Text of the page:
From Booth and Breakout: Two Observations from the 2011 NAPFA Conference

By Jodi Kling, on Wednesday, June 1st, 2011

I recently traveled to beautiful Salt Lake City, UT for the 2011 NAPFA National Conference. Though there were many interesting observations to be shared and made over the course of the two day event—both at the ByAllAccounts booth and in various break outs—on the plane ride home to Boston, I found myself thinking about only two.  

Observation 1: From the Booth

I couldn’t believe the number of advisors and staff who mentioned that they still enter in held-away account data manually, many of which have over one hundred accounts held-away. My immediate thought was how much time does that take on a daily, weekly, monthly, quarterly basis? With an automated solution, you could be spending all this time on more important business activities such as providing more value-add to your clients, spending more time with your current clients, and targeting new ones. With such a technology available, it was surprising to see how many advisors had yet to make the switch.

Observation 2: From a Break Out

One of the speakers discussed two significant best practices for an organization or firm, which we all know and hear about, but don’t all adhere to and implement. He focused on the importance of balance within leadership and survival. In terms of balance, who is the dreamer and who is the doer? Where do you fit and who is your balancer? It is crucial to have both, as without the other, it easy to fall into a routine that will never change. This actually segues nicely into the second best practice of be willing to change or be willing to perish. Don’t become complacent, don’t let the “old way” dominate, but be willing step outside of your comfort zone to make change, tap into new opportunities and resources.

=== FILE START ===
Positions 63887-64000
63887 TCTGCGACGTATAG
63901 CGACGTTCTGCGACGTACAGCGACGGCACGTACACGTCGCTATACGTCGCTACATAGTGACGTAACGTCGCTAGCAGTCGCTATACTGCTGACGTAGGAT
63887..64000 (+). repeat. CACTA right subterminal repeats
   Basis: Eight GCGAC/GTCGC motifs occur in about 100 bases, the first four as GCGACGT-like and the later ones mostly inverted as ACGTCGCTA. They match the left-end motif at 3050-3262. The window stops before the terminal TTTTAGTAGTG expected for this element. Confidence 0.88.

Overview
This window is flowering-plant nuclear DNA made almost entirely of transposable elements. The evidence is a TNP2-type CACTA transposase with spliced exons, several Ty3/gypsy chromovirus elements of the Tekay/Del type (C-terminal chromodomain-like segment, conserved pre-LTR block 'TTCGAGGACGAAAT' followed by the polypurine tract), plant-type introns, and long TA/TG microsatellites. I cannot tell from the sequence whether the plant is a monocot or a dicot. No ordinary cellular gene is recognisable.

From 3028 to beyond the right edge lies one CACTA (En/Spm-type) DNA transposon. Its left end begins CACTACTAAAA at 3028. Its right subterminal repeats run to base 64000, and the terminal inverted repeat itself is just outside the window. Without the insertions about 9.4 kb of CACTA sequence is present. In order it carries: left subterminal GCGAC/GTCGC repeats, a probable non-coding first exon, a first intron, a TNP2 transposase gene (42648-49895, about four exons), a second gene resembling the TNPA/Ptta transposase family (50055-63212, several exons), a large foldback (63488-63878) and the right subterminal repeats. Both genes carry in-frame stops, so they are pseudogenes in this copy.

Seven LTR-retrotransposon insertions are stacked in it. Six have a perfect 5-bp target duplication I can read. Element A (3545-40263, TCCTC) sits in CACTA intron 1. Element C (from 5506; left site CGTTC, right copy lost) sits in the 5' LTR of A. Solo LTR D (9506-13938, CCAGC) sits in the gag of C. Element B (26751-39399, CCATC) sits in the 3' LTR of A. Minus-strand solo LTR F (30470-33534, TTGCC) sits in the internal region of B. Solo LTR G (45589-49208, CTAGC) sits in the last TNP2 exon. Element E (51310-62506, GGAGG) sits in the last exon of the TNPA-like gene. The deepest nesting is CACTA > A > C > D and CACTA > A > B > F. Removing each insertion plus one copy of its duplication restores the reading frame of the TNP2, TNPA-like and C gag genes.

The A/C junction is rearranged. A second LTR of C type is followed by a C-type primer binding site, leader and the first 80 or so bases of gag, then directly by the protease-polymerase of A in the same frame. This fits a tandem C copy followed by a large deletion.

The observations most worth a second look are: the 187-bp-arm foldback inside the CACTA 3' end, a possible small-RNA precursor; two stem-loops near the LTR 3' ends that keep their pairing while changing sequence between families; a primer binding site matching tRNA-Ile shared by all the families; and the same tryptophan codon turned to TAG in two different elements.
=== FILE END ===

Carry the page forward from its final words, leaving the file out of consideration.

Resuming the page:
After giving both of these observations considerable thought, I started to wonder, of all the interesting things to take away from the conference, why were these two particular insights the ones to stick in my mind? Then I noticed something interesting. Maybe the reason why so many are still manually entering account data instead of moving to an automated solution (observation 1) is because they still need to find the willingness to change in order to break free  of their comfort zone and daily routine (observation 2). The more I think about this, the less my two standout observations from the NAPFA conference seem like a coincidence.  

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